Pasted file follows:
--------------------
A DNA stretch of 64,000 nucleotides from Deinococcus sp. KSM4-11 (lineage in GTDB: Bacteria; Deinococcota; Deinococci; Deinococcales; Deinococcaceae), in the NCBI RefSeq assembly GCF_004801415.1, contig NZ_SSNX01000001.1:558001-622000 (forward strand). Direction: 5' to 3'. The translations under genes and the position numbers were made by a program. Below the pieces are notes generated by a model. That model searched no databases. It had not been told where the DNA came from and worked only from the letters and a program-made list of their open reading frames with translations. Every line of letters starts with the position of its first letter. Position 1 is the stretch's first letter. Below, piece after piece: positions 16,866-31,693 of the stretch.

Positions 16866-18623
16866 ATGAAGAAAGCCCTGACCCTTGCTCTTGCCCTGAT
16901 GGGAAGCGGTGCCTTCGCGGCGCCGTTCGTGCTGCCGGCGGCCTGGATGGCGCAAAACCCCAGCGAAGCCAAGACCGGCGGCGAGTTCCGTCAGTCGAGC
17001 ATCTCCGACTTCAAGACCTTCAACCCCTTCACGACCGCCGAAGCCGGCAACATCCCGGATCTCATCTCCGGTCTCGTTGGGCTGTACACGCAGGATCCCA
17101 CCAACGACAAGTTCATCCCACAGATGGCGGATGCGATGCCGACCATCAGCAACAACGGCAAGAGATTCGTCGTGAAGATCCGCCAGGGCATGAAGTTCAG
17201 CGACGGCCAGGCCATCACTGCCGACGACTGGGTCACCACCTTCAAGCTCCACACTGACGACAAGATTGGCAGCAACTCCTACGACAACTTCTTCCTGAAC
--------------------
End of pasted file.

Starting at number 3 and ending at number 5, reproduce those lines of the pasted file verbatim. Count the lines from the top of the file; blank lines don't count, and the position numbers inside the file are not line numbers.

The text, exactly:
16866 ATGAAGAAAGCCCTGACCCTTGCTCTTGCCCTGAT
16901 GGGAAGCGGTGCCTTCGCGGCGCCGTTCGTGCTGCCGGCGGCCTGGATGGCGCAAAACCCCAGCGAAGCCAAGACCGGCGGCGAGTTCCGTCAGTCGAGC
17001 ATCTCCGACTTCAAGACCTTCAACCCCTTCACGACCGCCGAAGCCGGCAACATCCCGGATCTCATCTCCGGTCTCGTTGGGCTGTACACGCAGGATCCCA